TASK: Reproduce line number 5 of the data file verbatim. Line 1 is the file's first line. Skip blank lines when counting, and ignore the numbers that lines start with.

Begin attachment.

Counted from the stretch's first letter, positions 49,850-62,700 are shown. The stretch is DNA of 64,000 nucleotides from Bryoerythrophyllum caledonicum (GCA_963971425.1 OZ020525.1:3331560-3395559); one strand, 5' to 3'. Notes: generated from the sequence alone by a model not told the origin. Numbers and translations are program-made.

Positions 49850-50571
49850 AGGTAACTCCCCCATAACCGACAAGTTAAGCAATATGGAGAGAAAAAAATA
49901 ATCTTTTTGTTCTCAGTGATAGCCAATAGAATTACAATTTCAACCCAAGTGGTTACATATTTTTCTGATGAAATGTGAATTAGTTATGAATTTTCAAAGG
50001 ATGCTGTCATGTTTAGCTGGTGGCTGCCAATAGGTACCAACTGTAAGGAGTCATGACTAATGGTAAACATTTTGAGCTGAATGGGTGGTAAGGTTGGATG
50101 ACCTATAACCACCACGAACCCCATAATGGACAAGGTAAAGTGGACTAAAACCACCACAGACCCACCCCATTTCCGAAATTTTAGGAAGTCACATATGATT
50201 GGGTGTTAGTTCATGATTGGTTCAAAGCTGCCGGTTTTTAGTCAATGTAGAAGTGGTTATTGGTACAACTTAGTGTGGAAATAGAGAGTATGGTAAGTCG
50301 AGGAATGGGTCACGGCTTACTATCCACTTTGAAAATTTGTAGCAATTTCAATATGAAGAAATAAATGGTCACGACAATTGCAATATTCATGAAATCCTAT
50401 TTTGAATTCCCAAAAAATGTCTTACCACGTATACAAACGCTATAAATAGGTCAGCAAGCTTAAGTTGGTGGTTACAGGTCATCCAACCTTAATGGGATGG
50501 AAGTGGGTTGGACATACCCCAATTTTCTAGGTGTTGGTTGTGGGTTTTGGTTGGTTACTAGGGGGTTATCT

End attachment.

50001 ATGCTGTCATGTTTAGCTGGTGGCTGCCAATAGGTACCAACTGTAAGGAGTCATGACTAATGGTAAACATTTTGAGCTGAATGGGTGGTAAGGTTGGATG